The bite came directly out of Google’s market share, which dropped from 77.3 percent to 75.2 percent, its lowest since 2008, when StatCounter first started tracking global search statistics. Who or what is responsible for this slight but significant shift of power? The credit or the blame, depending on one’s perspective, rests squarely on the shoulders of Mozilla’s Firefox.

Killa Mozilla Comes Out Swinging

Headquartered in Mountain View, California, Mozilla Corporation launched its free, open source browser Firefox in 2002, and in 2004, signed a deal with Google to use the search engine as the default for searches on the browser. And now, in late November, Mozilla announced a five-year partnership with Yahoo as the new default search engine for the U.S. market.

Citing a new, more localized approach to search, Mozilla CEO Chris Beard said, “We are ending our practice of having a single global default search provider.” In the U.S., Yahoo has replaced Google as the new default search engine in Firefox, in Russia Yandex Search, and in China Baidu is the default option. “We are adopting a more local and flexible approach to increase choice and innovation on the Web, with new and expanded search partnerships by country,” explained Beard. Google and other search engines are still built in as options in these markets.

Firefox versus Google Chrome

Many in the industry are wondering whether the switch will help or hurt the Firefox browser, whose users represented just over 12 percent of U.S. Internet usage in December. Since its release in 2008, Google’s Chrome freeware web browser has taken off like wildfire, with an estimated 51% worldwide usage share of web browsers as of January of 2015. By all estimates it is the most widely used web browser in the world.

If Chrome continues to expand its market share and squeeze out Firefox, then Yahoo’s recent gains could fall by the wayside. A lot will depend on Mozilla’s revamp of Firefox, and whether or not users are happy with the Yahoo search engine.

“I doubt Google needs to worry,” said Danny Sullivan, founding editor of Marketing Land & Search Engine Land. “For one, that’s probably the high water mark. Unless Firefox suddenly grows share, everyone who likely could get switched has been now. And Google might claw back even the small share gone.”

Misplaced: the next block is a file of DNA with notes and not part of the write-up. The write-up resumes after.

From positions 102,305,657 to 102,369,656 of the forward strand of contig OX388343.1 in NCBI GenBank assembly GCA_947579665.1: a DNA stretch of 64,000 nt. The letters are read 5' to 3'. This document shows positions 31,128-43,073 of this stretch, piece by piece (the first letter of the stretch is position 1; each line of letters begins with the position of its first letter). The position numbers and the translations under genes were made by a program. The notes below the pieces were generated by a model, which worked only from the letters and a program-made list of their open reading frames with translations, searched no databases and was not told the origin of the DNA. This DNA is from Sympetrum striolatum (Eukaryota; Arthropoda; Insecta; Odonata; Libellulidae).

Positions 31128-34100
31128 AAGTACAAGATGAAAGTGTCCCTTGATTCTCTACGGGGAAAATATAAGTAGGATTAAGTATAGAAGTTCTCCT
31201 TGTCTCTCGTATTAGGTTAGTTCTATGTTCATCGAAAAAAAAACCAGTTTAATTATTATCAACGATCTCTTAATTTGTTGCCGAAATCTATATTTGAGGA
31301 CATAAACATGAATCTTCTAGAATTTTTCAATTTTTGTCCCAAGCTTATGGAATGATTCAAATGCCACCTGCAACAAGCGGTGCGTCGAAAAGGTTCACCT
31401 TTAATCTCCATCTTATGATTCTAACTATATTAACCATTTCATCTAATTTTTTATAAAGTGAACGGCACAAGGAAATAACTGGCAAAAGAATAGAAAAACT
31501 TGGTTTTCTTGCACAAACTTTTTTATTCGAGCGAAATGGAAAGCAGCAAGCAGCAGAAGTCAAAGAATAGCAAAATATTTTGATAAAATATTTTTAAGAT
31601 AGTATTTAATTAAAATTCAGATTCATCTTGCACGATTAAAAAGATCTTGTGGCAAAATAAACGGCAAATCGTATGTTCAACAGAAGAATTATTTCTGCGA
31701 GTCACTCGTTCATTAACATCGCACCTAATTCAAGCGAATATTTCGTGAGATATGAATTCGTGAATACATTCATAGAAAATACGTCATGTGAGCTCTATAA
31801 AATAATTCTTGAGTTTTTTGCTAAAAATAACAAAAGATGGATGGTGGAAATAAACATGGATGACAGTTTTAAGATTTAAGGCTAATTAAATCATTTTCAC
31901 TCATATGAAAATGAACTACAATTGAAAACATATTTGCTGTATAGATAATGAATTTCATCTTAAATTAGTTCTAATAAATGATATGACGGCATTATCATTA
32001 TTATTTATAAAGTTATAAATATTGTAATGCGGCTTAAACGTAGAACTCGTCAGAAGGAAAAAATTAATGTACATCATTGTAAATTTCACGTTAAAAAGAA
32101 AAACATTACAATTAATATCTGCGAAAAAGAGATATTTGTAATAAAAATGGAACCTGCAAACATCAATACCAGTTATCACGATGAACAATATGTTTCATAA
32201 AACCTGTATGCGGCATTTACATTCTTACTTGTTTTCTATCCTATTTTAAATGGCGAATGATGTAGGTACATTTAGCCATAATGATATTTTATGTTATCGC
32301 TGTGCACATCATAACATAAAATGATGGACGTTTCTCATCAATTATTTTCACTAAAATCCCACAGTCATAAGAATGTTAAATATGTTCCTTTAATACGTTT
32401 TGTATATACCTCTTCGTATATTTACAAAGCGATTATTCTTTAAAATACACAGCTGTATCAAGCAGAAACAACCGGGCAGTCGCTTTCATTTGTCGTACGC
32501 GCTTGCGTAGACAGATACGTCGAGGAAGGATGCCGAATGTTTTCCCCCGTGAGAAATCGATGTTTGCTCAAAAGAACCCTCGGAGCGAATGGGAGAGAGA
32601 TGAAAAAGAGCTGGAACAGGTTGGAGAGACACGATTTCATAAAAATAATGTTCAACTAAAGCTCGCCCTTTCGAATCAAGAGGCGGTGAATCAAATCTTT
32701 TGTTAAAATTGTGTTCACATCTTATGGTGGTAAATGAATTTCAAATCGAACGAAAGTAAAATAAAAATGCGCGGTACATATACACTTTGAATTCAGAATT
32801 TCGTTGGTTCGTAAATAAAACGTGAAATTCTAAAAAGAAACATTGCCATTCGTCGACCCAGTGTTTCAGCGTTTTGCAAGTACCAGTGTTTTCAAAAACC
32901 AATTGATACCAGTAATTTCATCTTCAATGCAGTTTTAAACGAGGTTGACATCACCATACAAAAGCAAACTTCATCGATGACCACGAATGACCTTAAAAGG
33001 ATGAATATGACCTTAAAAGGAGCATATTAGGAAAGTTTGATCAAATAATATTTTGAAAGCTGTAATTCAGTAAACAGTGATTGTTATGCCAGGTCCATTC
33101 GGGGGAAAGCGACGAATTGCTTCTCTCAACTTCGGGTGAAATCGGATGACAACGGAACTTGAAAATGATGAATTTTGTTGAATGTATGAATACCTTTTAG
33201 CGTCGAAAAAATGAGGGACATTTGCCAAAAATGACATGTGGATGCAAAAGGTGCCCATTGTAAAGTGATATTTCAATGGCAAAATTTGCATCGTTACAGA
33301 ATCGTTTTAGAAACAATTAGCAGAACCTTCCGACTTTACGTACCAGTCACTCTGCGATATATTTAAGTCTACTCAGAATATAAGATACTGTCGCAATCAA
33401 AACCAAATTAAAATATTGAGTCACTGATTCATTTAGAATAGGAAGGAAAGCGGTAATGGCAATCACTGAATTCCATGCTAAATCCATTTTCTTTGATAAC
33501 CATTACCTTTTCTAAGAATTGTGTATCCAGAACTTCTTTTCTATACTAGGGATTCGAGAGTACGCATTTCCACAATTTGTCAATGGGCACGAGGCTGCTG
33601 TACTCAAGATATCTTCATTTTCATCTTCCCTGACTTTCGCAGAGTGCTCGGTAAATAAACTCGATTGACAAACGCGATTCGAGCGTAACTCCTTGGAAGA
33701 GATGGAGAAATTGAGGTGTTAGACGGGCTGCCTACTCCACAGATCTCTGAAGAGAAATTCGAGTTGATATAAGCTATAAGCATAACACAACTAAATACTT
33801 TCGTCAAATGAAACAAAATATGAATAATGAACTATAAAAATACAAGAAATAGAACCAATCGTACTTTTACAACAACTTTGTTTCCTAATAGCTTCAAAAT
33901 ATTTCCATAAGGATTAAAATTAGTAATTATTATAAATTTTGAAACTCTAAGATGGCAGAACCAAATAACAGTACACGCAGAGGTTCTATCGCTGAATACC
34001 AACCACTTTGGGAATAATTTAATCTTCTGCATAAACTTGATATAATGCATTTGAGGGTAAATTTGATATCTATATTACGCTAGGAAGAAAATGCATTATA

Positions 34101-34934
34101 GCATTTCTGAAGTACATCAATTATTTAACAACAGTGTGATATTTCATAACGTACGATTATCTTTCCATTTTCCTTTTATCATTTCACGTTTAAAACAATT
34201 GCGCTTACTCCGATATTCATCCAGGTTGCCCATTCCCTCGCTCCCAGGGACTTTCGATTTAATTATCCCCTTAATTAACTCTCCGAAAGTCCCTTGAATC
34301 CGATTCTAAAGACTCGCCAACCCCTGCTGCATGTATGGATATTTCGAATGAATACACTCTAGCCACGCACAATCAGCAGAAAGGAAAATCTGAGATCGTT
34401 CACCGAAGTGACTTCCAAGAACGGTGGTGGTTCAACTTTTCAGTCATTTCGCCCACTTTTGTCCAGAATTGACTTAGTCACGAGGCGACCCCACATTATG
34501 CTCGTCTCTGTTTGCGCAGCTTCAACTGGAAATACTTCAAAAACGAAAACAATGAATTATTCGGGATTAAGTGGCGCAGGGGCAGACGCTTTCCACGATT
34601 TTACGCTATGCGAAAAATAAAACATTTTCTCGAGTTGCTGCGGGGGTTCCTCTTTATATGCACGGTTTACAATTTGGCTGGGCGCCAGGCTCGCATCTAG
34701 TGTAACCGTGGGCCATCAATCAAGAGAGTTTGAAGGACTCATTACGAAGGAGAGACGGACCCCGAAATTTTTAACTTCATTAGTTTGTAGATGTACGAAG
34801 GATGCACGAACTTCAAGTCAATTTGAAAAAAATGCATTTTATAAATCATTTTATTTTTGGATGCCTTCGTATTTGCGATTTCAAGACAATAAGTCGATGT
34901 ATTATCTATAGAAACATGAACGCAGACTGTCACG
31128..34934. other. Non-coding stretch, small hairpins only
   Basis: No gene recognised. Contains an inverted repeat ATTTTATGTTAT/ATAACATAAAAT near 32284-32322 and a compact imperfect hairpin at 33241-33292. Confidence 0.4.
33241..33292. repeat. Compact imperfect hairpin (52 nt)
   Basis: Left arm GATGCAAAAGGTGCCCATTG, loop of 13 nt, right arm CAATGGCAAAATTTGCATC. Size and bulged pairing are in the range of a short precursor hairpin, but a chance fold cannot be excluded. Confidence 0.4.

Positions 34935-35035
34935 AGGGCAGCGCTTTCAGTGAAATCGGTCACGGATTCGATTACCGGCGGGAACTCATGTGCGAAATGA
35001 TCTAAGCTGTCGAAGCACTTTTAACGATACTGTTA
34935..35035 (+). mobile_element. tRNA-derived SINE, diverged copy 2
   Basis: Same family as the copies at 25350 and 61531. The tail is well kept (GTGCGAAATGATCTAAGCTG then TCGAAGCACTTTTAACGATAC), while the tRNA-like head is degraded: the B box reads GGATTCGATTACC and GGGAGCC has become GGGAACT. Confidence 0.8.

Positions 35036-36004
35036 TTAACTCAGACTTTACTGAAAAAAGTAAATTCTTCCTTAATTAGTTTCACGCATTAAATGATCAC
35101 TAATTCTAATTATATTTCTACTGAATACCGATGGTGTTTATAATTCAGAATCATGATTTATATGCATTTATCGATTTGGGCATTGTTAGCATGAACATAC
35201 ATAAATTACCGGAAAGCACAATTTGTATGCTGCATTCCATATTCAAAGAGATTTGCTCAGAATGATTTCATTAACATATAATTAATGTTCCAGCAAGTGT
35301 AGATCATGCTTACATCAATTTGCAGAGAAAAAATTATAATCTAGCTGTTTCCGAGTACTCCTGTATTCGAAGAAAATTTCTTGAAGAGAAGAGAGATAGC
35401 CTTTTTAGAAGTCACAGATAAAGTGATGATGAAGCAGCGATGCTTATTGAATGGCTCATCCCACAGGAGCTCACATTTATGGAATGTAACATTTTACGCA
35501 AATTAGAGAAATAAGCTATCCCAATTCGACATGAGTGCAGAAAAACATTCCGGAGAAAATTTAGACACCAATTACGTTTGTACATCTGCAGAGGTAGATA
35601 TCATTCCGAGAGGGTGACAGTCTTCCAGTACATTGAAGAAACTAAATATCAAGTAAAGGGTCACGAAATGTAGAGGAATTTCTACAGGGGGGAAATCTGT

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NY Letter Grades Not Just for Restaurants Anymore

NY Letter Grades Not Just for Restaurants AnymoreHair and nail salons in New York City may soon be posting more than just daily specials in their windows. As part of a newly proposed city ordinance, nail salons, beauty salons, and barber shops could receive letter grades based on the level of sanitation practiced in their establishments, similar to the letter grading system used at restaurants in NYC and other cities across the nation.

Citing a recent study that found customers and technicians are routinely exposed to severe toxins, bacteria, and nail lamps which can lead to numerous health problems including staph infection, skin cancer, respiratory issues, and hepatitis, Councilman Raphael Espinal and Bronx Borough President Ruben Diaz, Jr. introduced the legislation to allow the city to set up and enforce the grading system above and beyond existing state requirements.

Nail and hair salons in New York are currently required to be licensed and regulated by the state, which has just 27 inspectors. With New York City alone housing over 2,000 licensed nail care salons, and many more thousands of beauty salons and barber shops, it is an impossibility to regulate with the current number of inspectors.

Restaurant Ratings Reduce Emergency Room Visits

The proposed grading system will mirror the Health Department’s oversight of NYC eateries, which was first introduced in 2010, requiring restaurants to post their A, B or C grade prominently in their windows. It is not yet clear how much violations could cost salons; fines imposed for restaurant violations in the city range from $200 for minor offenses to $2,000 for severe infractions. According to city health officials, emergency room visits involving food poisoning dropped after the system was adopted.